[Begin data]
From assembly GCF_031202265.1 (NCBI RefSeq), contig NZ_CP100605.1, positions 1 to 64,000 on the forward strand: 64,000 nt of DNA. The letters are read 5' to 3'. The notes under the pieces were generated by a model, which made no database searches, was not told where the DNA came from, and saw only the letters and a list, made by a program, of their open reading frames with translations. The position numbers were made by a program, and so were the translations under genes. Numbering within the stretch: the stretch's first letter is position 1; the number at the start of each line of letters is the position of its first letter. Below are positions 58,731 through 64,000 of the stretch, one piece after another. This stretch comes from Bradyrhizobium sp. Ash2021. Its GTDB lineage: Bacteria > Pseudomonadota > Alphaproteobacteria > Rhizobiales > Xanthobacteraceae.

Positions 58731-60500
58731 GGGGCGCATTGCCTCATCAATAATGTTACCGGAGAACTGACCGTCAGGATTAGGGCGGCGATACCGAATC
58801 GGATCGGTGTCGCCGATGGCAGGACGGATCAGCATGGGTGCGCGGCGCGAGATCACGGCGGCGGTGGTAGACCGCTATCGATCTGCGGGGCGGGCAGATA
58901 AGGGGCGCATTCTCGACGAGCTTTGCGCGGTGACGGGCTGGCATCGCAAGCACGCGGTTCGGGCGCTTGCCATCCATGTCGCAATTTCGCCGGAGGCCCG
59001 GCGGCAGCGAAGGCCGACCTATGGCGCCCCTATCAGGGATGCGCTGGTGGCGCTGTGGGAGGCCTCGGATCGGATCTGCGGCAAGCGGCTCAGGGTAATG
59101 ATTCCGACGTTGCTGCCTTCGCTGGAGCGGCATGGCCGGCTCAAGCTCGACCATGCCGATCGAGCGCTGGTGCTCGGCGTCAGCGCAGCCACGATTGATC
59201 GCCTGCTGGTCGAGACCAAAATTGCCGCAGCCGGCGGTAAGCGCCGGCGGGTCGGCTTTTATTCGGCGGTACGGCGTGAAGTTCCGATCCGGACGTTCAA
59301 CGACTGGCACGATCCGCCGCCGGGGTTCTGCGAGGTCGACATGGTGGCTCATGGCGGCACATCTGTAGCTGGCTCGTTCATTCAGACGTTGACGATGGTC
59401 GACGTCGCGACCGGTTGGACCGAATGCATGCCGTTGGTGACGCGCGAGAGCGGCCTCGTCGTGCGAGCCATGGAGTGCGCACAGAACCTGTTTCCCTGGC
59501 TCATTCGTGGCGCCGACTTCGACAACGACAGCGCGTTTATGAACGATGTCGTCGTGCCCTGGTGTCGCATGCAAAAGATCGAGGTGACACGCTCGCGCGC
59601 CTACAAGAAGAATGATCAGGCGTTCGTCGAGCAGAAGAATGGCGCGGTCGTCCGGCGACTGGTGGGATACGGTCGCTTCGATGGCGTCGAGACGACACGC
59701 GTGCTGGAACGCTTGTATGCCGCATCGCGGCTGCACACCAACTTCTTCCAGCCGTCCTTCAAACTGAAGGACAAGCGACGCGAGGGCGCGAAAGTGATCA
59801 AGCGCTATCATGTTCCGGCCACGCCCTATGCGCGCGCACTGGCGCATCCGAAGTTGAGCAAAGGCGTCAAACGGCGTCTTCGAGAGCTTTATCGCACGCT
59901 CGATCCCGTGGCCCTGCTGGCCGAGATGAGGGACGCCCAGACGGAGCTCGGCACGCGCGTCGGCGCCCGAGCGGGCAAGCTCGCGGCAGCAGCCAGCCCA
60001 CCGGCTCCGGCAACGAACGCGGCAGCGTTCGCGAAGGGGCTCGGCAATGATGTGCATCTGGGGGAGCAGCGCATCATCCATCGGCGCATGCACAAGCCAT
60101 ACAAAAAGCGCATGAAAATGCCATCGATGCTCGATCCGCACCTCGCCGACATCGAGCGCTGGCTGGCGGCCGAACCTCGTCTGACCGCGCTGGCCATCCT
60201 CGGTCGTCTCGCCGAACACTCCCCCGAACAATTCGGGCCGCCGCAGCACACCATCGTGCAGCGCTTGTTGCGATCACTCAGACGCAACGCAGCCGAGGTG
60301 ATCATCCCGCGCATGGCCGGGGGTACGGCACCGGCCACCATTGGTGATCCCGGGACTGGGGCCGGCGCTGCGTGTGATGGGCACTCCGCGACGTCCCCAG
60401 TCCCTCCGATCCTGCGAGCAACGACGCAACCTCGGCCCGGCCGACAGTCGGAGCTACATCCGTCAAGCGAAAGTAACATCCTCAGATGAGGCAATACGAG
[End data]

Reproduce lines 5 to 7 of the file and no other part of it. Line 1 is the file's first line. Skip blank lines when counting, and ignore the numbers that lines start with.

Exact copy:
58901 AGGGGCGCATTCTCGACGAGCTTTGCGCGGTGACGGGCTGGCATCGCAAGCACGCGGTTCGGGCGCTTGCCATCCATGTCGCAATTTCGCCGGAGGCCCG
59001 GCGGCAGCGAAGGCCGACCTATGGCGCCCCTATCAGGGATGCGCTGGTGGCGCTGTGGGAGGCCTCGGATCGGATCTGCGGCAAGCGGCTCAGGGTAATG
59101 ATTCCGACGTTGCTGCCTTCGCTGGAGCGGCATGGCCGGCTCAAGCTCGACCATGCCGATCGAGCGCTGGTGCTCGGCGTCAGCGCAGCCACGATTGATC